Retain wildlife corridors in residential areas
Overall effectiveness category Unknown effectiveness (limited evidence)
Number of studies: 1
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Background information and definitions
Residential and commercial developments can fragment home ranges of mammal species, making access to some resources difficult or dangerous. Retention of wildlife corridors, such as undeveloped land, riversides, woodland strips or other habitat through which mammals can pass, may help to reduce or mitigate some of these impacts of development.
Supporting evidence from individual studies
A replicated study in 2012–2014 in seven semi-arid residential and agricultural sites in northern Botswana (Adams et al. 2017) found that retained wildlife corridors in residential areas were used by African elephants Locondonta africana and 18 other mammal species. There were 2,619 camera-trap images of elephants captured, over 516 days. Elephant activity peaked in August, when 13 elephants/day were detected. Nineteen mammal species in total were recorded, including civet Civettictis civetta and buffalo Syncerus caffer (other species not named). Seven corridors that crossed urban and agricultural areas between a forest reserve and a major river were monitored using camera traps. The seven corridors were either fenced or otherwise ran between developed areas. They were 750–1,700 m long and 3–250 m wide. Camera traps were attached to trees or posts at 1.5–1.8 m high and operated for 24 hours/day from 1 November 2012 to 30 April 2014.Study and other actions tested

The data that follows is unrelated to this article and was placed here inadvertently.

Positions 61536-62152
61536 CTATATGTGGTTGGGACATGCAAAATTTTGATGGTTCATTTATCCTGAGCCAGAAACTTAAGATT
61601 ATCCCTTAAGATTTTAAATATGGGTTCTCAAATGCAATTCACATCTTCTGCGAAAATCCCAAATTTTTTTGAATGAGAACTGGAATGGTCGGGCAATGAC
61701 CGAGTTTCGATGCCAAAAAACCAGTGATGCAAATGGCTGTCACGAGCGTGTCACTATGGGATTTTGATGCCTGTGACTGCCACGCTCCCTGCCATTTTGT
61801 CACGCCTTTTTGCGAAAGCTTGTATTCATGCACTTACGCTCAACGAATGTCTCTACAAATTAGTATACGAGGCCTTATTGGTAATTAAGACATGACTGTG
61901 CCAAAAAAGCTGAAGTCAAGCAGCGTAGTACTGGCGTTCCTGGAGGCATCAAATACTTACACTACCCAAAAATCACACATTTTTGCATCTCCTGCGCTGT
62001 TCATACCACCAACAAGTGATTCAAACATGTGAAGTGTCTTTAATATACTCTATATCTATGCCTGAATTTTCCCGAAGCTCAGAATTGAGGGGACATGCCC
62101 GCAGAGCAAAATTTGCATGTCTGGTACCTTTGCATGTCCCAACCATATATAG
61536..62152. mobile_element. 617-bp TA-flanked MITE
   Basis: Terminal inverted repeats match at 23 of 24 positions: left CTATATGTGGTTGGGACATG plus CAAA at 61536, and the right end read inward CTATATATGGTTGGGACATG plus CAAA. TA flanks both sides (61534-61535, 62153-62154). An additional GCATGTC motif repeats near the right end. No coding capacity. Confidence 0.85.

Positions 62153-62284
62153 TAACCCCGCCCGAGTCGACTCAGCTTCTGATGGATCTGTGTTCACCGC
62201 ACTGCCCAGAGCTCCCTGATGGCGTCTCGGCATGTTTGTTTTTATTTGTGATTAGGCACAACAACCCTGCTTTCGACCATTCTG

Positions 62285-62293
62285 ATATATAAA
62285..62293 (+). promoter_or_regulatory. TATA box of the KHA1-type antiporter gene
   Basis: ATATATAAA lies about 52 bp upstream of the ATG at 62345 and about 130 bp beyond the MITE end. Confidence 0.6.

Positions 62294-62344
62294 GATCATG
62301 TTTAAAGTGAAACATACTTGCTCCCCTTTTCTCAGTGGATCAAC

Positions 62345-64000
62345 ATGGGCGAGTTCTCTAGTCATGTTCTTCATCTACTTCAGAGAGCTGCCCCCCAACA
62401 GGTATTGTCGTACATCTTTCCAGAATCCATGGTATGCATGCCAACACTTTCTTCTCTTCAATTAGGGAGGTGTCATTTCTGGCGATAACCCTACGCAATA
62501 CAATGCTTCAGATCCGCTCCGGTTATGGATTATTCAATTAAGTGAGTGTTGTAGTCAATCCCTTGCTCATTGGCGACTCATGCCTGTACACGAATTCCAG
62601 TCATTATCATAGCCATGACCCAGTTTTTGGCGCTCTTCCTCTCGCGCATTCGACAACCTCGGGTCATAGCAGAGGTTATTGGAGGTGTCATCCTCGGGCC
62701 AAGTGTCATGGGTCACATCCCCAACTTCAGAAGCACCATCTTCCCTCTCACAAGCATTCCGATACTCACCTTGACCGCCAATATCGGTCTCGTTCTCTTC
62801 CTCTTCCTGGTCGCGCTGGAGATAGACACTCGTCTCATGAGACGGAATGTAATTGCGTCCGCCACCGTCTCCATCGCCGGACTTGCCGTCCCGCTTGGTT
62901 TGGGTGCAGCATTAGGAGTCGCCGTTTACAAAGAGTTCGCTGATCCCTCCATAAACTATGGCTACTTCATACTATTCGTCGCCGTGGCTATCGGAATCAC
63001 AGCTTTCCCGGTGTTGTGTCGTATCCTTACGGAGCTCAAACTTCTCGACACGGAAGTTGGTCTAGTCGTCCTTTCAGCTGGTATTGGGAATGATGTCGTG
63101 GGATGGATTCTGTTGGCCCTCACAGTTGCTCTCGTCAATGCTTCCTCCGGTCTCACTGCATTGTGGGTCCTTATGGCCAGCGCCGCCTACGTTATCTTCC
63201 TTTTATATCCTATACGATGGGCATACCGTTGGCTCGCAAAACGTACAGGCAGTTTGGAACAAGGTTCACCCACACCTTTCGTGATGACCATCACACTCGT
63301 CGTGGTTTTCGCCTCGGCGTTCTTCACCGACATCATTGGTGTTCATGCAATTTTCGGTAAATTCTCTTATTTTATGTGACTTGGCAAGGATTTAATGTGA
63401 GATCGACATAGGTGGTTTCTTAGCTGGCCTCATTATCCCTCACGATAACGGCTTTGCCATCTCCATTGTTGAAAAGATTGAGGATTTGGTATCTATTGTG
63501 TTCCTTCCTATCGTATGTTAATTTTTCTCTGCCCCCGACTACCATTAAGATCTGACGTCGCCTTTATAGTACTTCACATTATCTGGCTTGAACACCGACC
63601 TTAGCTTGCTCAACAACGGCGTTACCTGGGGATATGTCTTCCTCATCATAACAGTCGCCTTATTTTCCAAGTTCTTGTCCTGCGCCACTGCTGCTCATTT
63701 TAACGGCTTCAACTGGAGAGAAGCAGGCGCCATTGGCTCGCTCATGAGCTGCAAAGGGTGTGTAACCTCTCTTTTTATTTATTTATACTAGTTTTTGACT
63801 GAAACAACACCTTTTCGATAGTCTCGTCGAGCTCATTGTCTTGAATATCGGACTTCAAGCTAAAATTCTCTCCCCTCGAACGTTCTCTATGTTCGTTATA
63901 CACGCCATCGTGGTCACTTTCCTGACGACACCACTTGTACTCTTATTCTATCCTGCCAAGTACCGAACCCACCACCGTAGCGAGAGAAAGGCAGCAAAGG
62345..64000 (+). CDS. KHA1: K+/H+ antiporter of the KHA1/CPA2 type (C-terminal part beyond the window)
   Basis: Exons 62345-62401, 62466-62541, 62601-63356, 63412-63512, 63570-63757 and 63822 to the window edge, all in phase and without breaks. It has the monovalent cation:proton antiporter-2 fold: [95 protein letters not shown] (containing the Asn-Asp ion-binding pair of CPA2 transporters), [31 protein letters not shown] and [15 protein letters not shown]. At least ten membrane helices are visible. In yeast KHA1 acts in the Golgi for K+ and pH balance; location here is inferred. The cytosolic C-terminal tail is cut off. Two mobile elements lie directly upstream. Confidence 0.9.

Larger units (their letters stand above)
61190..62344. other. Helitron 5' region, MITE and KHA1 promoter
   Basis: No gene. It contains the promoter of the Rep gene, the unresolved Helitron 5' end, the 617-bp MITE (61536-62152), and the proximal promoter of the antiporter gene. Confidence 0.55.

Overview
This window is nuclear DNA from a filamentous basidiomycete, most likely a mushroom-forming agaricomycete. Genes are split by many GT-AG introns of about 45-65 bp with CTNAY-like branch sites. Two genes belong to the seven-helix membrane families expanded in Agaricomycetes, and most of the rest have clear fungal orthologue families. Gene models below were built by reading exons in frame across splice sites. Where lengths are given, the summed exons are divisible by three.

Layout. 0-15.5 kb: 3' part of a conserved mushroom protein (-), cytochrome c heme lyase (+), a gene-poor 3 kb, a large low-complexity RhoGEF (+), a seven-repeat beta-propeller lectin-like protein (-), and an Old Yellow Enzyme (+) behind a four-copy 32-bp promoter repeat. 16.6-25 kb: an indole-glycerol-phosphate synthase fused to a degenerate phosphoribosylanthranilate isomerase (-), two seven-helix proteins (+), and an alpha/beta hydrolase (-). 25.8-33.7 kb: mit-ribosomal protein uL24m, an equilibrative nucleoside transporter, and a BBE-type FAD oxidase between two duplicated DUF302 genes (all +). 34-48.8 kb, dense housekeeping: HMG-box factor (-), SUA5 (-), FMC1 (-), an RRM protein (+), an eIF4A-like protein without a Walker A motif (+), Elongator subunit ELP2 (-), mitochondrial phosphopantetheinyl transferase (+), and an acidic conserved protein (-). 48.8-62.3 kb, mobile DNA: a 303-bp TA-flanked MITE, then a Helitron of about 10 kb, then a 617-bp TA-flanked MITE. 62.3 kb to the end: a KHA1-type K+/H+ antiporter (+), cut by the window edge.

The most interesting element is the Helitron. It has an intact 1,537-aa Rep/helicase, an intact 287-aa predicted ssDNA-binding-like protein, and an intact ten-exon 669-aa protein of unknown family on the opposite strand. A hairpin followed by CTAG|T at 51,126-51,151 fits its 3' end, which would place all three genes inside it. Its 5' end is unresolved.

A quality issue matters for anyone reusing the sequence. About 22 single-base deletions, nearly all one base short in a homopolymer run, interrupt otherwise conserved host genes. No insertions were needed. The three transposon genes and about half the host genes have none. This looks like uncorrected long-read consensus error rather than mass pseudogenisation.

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This Action forms part of the Action Synopsis:Terrestrial Mammal Conservation
Terrestrial Mammal Conservation - Published 2020
Terrestrial Mammal Conservation